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The effect of isolates from Cassipourea flanaganii (Schinz) Alston, a plant used as a skin lightening agent, on melanin production and tyrosinase inhibition

Langat, Moses K., Dlova, Ncoza C., Mulcahy-Ryan, Lauren E., Schwikkard, Sianne L., Opara, Elizabeth I., Crouch, Neil R., Hiles, Jacob D. and Mulholland, Dulcie (2020) The effect of isolates from Cassipourea flanaganii (Schinz) Alston, a plant used as a skin lightening agent, on melanin production and tyrosinase inhibition Journal of Ethnopharmacology, 113272.

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Abstract

Ethnopharmacological relevance: The Zulu and Xhosa people of South Africa use the stem bark of Cassipourea flanaganii as a skin-lightening cosmetic. Aim of the study: To isolate and identify compounds responsible for the skin lightening properties from the stem bark of Cassipourea flanaganii and to evaluate their cytotoxicity towards skin cells, and potential to treat hyperpigmentation. Materials and methods: Extracts from the stem bark of Cassipourea flanaganii were isolated using chromatographic methods and structures were determined using NMR, IR and MS analysis. The tyrosinase inhibitory activity and the ability to inhibit the production of melanin were determined using human primary epidermal melanocyte cells. Cytoxicity was established using the same melanocytes and a neutral red assay. Results: One previously undescribed compound, ent-atis-16-en-19-al (1) along with the known ent-atis-16-en-19-oic acid (2), ent-atis-16-en-19-ol (3), ent-kaur-16-en-19-oic acid (4), ent-kaur-16-en-19-al (5), ent-manoyl oxide (6), guinesine A (7), guinesine B (8), guinesine C (9), lichenxanthone (10), 2,4-dihydroxy-3,6-dimethyl benzoic acid methyl ester (11), lynoside (12), lupeol (13), β-amyrin (14), docosyl ferulate (15), stigmasterol, sitosterol and sitosterol-O-glucoside were isolated in this investigation. An impure fraction containing compound 3 was acetylated to obtain 19-acetoxy-ent-atis-16-ene (3a). Compounds 10 and 11 are usually isolated from lichen, hence they are possible contaminants of lichen harvested with the bark. Compounds 1, 3a, 5-14 were not significantly cytotoxic to the primary epidermal melanocyte cells (P > 0.05) when compared to the negative and positive controls (DMSO, 0.1% and hydrogen peroxide, 30 wt% in water). Inhibition of tyrosinase was significantly greater with respect to the negative control (P < 0.001) for compounds 3a, 5-8 and 9-10 at 10 M and for compounds 5-8 and 9-10 at 100 M. Compared to hydroquinone (the positive control) at 10µM, the level of inhibition was comparable or to that of compounds 3a, 5, 6, and 8-10 at 10µM, with 9 and 10 showing a greater level of inhibition. Inhibition of melanin was both concentration and time dependent for all compounds tested with higher melanin content at 24 hours compared to 48hrs and at 10mM compared to100 mM at both time points; melanin content was significantly lower for hydroquinone at both time points and concentrations. Conclusions: Compounds 1, 5-14, isolated from Cassipourea flanaganii and the derivative 3a showed low cytotoxicity. All compounds had a clear time and concentration dependent effect on melanin content which did not appear to be dependent on their inhibition of tyrosinase.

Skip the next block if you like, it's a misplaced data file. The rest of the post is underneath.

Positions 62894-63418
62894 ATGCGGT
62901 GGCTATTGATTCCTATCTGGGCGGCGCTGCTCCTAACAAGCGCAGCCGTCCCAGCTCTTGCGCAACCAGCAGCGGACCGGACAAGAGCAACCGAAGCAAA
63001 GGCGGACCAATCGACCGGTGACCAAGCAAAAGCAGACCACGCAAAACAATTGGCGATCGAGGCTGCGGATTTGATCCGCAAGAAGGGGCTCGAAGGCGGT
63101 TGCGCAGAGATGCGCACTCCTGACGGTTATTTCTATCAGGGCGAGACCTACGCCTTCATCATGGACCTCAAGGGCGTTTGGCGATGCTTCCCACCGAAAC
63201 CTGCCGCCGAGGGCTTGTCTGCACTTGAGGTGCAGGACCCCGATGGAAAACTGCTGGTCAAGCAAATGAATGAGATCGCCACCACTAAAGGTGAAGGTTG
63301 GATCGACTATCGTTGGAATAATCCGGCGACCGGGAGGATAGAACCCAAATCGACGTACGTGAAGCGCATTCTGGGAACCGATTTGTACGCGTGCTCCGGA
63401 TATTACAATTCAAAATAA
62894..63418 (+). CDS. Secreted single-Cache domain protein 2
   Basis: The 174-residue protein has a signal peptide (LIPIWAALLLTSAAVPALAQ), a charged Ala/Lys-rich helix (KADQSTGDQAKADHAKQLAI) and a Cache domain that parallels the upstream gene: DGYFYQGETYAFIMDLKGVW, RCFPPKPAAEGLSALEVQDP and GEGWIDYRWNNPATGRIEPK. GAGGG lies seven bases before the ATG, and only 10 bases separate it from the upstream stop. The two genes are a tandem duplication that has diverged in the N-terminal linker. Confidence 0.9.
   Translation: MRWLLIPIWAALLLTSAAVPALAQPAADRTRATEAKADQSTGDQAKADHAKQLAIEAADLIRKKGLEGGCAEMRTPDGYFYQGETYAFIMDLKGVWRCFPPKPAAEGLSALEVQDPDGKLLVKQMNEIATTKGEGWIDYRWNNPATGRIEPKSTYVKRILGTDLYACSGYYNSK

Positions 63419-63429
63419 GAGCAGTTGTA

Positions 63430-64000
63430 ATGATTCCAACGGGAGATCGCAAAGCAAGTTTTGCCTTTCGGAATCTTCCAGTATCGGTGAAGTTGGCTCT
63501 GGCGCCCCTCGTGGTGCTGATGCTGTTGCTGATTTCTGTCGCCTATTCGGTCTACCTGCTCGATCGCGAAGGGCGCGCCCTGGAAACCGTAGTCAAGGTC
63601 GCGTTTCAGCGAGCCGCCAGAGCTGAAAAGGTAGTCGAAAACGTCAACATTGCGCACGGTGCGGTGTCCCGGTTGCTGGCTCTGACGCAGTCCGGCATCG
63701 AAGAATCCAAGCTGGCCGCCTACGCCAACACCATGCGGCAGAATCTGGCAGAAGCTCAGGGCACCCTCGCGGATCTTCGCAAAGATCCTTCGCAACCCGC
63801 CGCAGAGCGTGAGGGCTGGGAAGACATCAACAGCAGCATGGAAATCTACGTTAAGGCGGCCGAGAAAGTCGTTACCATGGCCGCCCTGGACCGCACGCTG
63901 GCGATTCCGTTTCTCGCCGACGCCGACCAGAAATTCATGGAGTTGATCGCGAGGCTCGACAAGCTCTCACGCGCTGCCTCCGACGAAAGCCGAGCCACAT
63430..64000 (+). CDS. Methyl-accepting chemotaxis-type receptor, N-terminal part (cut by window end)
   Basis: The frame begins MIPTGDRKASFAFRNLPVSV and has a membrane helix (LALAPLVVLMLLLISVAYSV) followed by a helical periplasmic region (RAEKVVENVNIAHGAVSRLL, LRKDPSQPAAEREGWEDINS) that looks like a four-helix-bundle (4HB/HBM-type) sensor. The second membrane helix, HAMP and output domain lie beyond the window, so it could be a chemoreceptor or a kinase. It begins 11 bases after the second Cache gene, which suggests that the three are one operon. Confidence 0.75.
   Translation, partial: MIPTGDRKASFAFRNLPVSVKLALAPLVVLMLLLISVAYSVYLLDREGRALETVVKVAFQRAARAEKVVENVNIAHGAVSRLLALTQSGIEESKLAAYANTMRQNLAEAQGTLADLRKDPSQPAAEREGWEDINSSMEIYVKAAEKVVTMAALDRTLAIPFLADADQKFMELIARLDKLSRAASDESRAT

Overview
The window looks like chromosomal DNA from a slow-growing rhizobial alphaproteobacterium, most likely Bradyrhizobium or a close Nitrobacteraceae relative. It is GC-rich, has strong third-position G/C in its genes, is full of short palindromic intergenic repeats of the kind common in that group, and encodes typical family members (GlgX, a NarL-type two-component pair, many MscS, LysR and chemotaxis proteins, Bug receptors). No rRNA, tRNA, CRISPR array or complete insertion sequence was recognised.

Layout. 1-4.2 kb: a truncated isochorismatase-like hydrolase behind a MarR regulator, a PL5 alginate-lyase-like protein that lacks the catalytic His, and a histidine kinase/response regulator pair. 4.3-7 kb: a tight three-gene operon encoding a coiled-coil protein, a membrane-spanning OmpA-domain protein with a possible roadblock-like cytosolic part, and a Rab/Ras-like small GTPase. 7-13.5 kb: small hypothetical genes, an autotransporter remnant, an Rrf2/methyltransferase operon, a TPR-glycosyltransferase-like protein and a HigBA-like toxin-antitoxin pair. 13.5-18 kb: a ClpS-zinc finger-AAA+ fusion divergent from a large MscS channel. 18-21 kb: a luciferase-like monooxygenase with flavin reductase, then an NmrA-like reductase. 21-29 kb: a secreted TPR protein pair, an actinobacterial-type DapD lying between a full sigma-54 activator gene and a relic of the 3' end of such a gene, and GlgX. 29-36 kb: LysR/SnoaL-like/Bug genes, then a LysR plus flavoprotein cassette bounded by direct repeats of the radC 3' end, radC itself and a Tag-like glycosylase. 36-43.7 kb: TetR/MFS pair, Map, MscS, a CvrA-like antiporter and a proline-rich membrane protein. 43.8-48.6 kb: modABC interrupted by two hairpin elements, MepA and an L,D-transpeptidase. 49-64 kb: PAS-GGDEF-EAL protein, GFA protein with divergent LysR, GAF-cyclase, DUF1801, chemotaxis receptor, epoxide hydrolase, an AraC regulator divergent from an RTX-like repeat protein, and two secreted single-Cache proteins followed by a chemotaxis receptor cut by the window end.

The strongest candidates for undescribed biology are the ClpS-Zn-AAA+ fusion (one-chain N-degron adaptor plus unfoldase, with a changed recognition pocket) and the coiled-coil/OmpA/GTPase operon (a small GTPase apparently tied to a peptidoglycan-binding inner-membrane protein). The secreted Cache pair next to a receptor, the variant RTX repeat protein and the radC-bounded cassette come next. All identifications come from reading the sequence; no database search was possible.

Item Type: Article
Divisions : Faculty of Engineering and Physical Sciences > Chemistry
Authors :
NameEmailORCID
Langat, Moses K.
Dlova, Ncoza C.
Mulcahy-Ryan, Lauren E.
Schwikkard, Sianne L.
Opara, Elizabeth I.
Crouch, Neil R.
Hiles, Jacob D.
Mulholland, DulcieD.Mulholland@surrey.ac.uk
Date : 15 August 2020
Funders : Discovery Foundation Academic Fellowship Award, UKZN competitive Research Fund, National Research Foundation (NRF)
DOI : 10.1016/j.jep.2020.113272
Copyright Disclaimer : © 2020 Elsevier B.V. All rights reserved.
Uncontrolled Keywords : Cassipourea flanaganii, ent-atisane diterpenoids, ent-atis-16-en-19-al and melanin inhibition
Additional Information : Embargo OK Metadata Pending Proof version online. Awaiting final published version.
Depositing User : James Marshall
Date Deposited : 26 Aug 2020 10:31
Last Modified : 26 Aug 2020 10:31
URI: http://epubs.surrey.ac.uk/id/eprint/858502

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